“…Yes.” He set it down gently, rocking back on his heels.

            “You didn’t react to my name,” she added when he didn’t say anything else.

            “…I didn’t,” he agreed.

            “Most people do. You see, my dad killed people for me, too.” She flipped a few more chairs over onto their respective tables, avoiding his stare. Will tapped his fingers along the table beside him, watching her smudge move behind the bar. The low, dim light of the lamps behind the bar cast dark, wicked streaks along her face as she finally looked back at him. He couldn’t see her dagger eyes or her wind-chafed skin in the dark.

            “How many?”

            “Too many. He almost got me, too.” She motioned to her neck, to the lovely floral scarf she’d worn all throughout her shift despite the heat of the kitchen in the back or the sun outside. “I don’t like people seeing the scar.”

            “What happened to him?”

            “The FBI shot him when he was sawing into my neck. The Minnesota Shrike. I had to get out of Minnesota after that.”

            “Did they make articles about you, too?”

            “And a few books.”

            They shared a grim stare with one another, the kind of look one can only give to another that knows exactly what it’s like to have that kind of target on their back.

            “This is my fourth job this semester,” Will confessed, and Abigail nodded.

            “Six in one summer, until one of them made the mistake of telling me to my face that serial killers just couldn’t sell clothing in their store.” She smirked, pleased with herself. “I made a lot of money with the hours they had to give me in the settlement.”

            “Did you have to work with that hiring manager?”

            “Part of the deal was that she was fired…I think they called it rash incompetency.”

            “Did he say that he loved you in the end?” Will asked. A much darker question.

            “He said he loved me, he was sorry, and that it was all going to be okay soon.” She smiled a little, counting the till as he grabbed a broom and began sweeping everything out from under the tables. “The guy looked a little like you, the one that finally got him. His name was Will, and we were checked into the same psychiatric ward for a bit. Guess even at my father’s worst, it still messed a guy like him up that he had to be the one to kill him, even if he deserved it.”

            “You moved on, though.”

            “I did. I got my GED, I moved, and I made money off of one of the books because it was pure slander. Easiest libel case they’d ever had in court,” she boasted, but the thought sobered her up in the silence after. “…I guess I’m telling you this because there is a life after. It feels like forever, like there’s no…end. There’s no end and you just keep going because that’s what people do, no matter what. We keep going. But there is an end, and then it’s a new beginning, and I’m doing great.”

            When they finished closing, Will studied her in the red glow of the streetlight they waited under so that they could cross the street. She had a wind-chafed, lightly freckled face, the kind of girl people would have made fun of when they were young for the spots on her skin, the kind of face that grew up pretty and all of the boys regretted it. There was sorrow there, though. The kind of lines around the eyes and nose that don’t go away with time, merely soften. She noticed his scrutiny and smiled like she understood exactly what Will was searching for.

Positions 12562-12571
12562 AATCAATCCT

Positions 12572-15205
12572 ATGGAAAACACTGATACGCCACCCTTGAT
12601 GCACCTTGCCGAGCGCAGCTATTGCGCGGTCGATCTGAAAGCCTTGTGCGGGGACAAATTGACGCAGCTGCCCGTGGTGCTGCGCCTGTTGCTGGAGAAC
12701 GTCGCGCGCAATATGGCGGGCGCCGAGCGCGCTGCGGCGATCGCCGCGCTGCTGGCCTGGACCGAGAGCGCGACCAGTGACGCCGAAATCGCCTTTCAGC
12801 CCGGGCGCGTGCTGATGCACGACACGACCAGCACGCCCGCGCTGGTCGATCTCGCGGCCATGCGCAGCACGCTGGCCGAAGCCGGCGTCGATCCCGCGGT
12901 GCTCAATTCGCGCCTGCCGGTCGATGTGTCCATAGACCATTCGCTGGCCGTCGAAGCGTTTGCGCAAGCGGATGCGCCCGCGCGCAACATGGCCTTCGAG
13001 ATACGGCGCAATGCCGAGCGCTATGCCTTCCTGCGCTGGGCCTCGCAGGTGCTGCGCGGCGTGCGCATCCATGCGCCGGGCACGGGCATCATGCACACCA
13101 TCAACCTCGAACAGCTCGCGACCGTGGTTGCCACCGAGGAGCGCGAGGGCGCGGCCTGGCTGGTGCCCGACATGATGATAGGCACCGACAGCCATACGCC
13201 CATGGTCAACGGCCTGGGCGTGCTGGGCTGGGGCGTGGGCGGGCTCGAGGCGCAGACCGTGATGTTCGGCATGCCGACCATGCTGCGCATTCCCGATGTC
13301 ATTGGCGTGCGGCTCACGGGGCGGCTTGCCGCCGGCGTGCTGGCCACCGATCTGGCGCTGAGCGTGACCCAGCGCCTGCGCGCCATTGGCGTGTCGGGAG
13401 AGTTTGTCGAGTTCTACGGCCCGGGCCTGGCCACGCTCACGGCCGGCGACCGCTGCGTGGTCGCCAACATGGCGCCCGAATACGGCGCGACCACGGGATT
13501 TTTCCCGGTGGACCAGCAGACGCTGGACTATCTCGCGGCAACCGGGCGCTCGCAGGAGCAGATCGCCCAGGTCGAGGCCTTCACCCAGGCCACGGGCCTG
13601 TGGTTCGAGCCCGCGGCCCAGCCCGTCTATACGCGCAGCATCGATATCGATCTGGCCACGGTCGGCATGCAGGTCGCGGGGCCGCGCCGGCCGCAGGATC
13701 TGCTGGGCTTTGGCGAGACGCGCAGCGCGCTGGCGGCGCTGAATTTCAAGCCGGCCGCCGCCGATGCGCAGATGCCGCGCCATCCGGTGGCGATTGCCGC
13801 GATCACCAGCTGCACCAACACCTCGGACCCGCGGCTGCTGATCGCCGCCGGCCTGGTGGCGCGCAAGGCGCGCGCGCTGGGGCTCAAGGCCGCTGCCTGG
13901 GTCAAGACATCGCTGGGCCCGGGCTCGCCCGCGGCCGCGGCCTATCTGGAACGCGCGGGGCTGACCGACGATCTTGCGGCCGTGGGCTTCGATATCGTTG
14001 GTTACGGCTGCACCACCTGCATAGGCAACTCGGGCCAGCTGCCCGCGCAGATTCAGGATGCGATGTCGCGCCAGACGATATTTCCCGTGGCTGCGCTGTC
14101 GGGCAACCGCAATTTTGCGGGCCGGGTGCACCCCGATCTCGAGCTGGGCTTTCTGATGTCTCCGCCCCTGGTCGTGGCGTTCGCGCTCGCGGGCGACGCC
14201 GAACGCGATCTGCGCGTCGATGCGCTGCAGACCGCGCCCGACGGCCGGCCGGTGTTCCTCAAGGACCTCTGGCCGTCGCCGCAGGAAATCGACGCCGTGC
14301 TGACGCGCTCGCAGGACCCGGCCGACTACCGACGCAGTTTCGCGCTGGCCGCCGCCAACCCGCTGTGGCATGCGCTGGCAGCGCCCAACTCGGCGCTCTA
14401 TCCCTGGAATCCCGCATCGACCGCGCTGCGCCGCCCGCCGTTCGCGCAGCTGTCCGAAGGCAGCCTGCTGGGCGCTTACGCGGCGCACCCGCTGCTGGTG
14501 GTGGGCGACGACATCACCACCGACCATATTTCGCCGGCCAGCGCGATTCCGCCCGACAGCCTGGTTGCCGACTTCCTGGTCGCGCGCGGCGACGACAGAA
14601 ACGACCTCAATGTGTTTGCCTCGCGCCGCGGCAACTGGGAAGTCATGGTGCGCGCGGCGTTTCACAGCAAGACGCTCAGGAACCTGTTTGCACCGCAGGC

“Was there ever a time you thought you wouldn’t live to see the end?” he wondered.

            “Every night that I closed my eyes while living in that house,” she replied.

            Will could relate to that part, too.


            He woke with a knife to his throat.

            It wasn’t the kind of waking that made him leap to the blade in surprise, and for that he was grateful. It was the sort of waking that was much like the way he’d realized he was even in this sort of mess with a serial killer –slowly, then suddenly all at once. He inhaled shortly, and in the back of his mind he recalled having the lamp on when he’d fallen asleep. It wasn’t on anymore, and the curtains had been drawn. It was just him, the darkness, and the Chesapeake Ripper.

            “Are you going to kill me?” he whispered against the knife. It was cool against his hot skin, a fear sweat breaking out along his temples. The Ripper shifted beside the bed, then he was straddling Will, the kind of stance that spoke of intimacy, both in life and in the taking of it. His eyes, still adjusting to the dark of the room, couldn’t see whether or not the man shook his head or nodded. His panic, starting in his stomach and worming its way everywhere else, wouldn’t let his eyes adjust.

            “If you are…I’d like to see your face first. Please.” Silence. If the Chesapeake Ripper spoke, Will would know him –why else would he be silent? He’d been to Nectar, and no matter how much Will scrambled to try and remember each and every customer, no one ever stood out to him. The only words he’d ever knowingly heard from him had been, ‘don’t move,’ and it was guttural enough he’d not recognized it. A forced voice. A fake voice.

            “I met someone today…someone like me.” The words came, and he swallowed convulsively, the tip of the knife digging in. He shuddered against it, eyes closed tightly. He wet his lips and tried to make his tongue work. “Her father killed girls in her name. I looked it up online after –couldn’t help it. The Minnesota Shrike, who impaled his victims on the antlers in his trophy room in order to gut them properly.